Despite putting pen to paper on a new deal lasting until 2028 with a reported €175m release clause, is it time to ponder whether Leão is worth rejecting big money for?
Well known for his attacking flair and lightning speed down the left-hand side, Theo Hernandez has been an explosive phenomenon partnering Leão. Since his arrival from Real Madrid in the summer of 2019, the Frenchman has contributed a mind-blowing 25 goals and 30 assists to act as a real threat to any opposition defence, good enough to see him transition into a regular starter in the France national team setup.
Besides an inch-perfect cross for Oliver Giroud to head home the winner against Paris Saint-Germain two weeks ago, the 26-year-old has been rather underwhelming by his high standards as of late.
For all of his brilliant work going forward, Hernandez is still vulnerable defensively, especially in one-on-one scenarios. Looking at his discipline record, it’s not good viewing with a total of 47 yellow cards and three red cards accumulated in a little over four seasons at Milan.
Frankly speaking, his childish acts when going to ground after the barest of touches brush his body needs to be stamped out of the full-back’s game in an instant. In the 2-2 draw against Lecce, Hernandez was clutching his leg on the floor after a challenge with minimal contact in the hope of gaining a free-kick. Instead, a goal was conceded at the other end with Milan essentially a man down.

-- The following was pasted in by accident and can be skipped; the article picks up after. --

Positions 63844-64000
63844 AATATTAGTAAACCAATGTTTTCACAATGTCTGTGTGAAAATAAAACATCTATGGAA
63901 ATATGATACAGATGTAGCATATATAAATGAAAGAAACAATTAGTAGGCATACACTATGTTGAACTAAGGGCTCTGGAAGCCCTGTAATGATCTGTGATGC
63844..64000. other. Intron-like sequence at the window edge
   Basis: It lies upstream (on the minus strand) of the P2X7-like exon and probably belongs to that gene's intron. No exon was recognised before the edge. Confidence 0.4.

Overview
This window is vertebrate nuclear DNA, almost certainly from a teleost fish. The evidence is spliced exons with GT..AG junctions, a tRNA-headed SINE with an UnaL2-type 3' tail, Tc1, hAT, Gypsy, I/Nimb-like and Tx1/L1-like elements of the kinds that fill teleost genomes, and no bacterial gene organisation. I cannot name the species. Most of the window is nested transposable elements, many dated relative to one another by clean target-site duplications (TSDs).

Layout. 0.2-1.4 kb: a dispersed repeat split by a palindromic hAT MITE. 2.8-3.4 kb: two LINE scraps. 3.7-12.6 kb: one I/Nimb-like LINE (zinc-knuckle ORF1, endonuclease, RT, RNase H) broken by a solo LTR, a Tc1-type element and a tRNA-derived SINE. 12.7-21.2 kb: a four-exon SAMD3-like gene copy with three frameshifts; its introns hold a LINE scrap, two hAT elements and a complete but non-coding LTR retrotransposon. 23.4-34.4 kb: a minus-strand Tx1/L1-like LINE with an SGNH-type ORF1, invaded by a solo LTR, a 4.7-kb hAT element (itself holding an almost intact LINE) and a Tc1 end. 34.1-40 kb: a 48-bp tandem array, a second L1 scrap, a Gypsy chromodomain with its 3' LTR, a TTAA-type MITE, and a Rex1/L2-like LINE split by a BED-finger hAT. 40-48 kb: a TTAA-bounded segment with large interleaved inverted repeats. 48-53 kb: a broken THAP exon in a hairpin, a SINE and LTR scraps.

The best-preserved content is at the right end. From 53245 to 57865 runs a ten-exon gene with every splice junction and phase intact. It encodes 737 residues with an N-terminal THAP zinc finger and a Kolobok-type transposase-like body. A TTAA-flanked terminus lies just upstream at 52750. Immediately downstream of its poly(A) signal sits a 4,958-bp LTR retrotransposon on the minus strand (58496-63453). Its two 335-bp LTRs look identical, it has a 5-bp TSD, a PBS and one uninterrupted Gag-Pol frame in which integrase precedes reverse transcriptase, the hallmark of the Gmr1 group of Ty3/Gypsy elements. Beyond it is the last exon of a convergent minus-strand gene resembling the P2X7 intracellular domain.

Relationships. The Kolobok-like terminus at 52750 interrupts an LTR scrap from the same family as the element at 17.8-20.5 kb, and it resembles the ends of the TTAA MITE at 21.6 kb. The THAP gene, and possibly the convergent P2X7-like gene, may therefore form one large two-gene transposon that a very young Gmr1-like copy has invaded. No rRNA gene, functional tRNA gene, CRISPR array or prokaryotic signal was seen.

And wouldn’t you know it, Hernandez got straight back up to his feet and continued playing as if nothing happened, except, conceding a costly goal in the process. Yunus Musah copped the full brunt of the blame, but Hernandez has not been pulled up on his antics enough to the point where Stefano Pioli doesn’t want to address the issue.
Would it really be the end of the world if Milan pocketed a hefty fee in the near future?
It certainly felt like the world was coming to a halt when Donnarumma walked out on a free transfer until the signing of Maignan has since proven to be a masterstroke. Yes, some of his saves have been crucial along the way, but should injuries and a potentially high transfer sale be enough to justify a potential sale within the next year or so?
This season, Fikayo Tomori has demonstrated the same level of quality and consistency that made him a household name in his early days under Pioli to hold the defence like glue. Perhaps, he may fancy a move back to England to cement his place in the England team to further convince Gareth Southgate that he is in fact the real deal.
Then there’s the possibility of Bennacer’s reported €50m release clause being triggered, albeit not playing a single competitive match since May. Although the Algerian’s quality in midfield has been sorely lacking which is crying out for some control both on and off the ball, the tough questions will need to be asked.
In order to compete long-term and nail down a long-term project, the depth within the squad will be fundamental when comparing Milan to their rivals both domestically and in European competition.
That said, there comes a time when the financial implications of the game outweigh the talent side of the equation. Of course, selling multiple big names in one window or even letting stars go in consecutive summers would draw scrutiny, threaten the stability of the project and require individual consideration.
Arms were frantically waved in the air after learning about the sale of golden boy Sandro Tonali to Newcastle United for a reported €70m plus bonuses. As the dust settled, and with the way things have worked out since, most didn’t care to bat an eyelid.
It has the feeling of an important 12 months coming up for Cardinale and the Milan management to swallow their pride and make the difficult choices required to consistently compete at the top.
The Rossoneri can ill-afford to make the same costly mistakes.